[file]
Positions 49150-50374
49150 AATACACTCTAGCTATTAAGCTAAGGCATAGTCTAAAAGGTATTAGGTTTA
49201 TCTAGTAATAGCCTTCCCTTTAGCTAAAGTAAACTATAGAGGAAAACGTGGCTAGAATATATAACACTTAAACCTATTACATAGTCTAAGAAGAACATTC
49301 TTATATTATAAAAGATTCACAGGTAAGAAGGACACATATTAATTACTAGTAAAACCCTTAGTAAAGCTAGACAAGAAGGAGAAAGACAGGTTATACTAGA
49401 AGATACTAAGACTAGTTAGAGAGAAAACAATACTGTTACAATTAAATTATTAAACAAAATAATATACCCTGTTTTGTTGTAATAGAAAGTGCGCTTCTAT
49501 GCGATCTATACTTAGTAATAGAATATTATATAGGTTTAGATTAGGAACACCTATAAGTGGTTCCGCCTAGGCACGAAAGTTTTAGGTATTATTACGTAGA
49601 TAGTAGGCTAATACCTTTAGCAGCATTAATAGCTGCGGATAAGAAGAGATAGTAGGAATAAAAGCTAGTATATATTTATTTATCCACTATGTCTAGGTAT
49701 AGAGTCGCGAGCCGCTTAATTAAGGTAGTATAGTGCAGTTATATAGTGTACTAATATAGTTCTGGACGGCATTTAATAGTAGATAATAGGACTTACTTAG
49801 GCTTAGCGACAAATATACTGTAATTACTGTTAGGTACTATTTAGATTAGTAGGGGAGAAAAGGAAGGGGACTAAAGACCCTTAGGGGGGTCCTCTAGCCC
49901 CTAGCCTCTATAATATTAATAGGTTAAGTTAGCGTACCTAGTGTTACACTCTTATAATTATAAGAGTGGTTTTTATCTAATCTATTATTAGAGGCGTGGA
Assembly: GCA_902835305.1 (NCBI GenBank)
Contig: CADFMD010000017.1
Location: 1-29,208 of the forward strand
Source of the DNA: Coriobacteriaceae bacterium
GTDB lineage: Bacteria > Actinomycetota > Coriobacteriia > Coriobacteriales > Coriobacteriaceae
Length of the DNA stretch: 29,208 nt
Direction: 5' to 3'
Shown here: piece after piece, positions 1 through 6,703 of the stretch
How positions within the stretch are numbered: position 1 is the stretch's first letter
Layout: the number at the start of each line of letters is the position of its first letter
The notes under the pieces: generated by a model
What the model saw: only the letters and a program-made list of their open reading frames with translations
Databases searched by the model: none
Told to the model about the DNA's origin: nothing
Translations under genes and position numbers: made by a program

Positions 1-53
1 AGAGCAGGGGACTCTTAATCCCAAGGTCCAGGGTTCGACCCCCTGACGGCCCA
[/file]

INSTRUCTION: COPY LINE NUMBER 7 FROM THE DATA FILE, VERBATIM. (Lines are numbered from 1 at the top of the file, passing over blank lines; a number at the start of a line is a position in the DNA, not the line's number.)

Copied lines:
49601 TAGTAGGCTAATACCTTTAGCAGCATTAATAGCTGCGGATAAGAAGAGATAGTAGGAATAAAAGCTAGTATATATTTATTTATCCACTATGTCTAGGTAT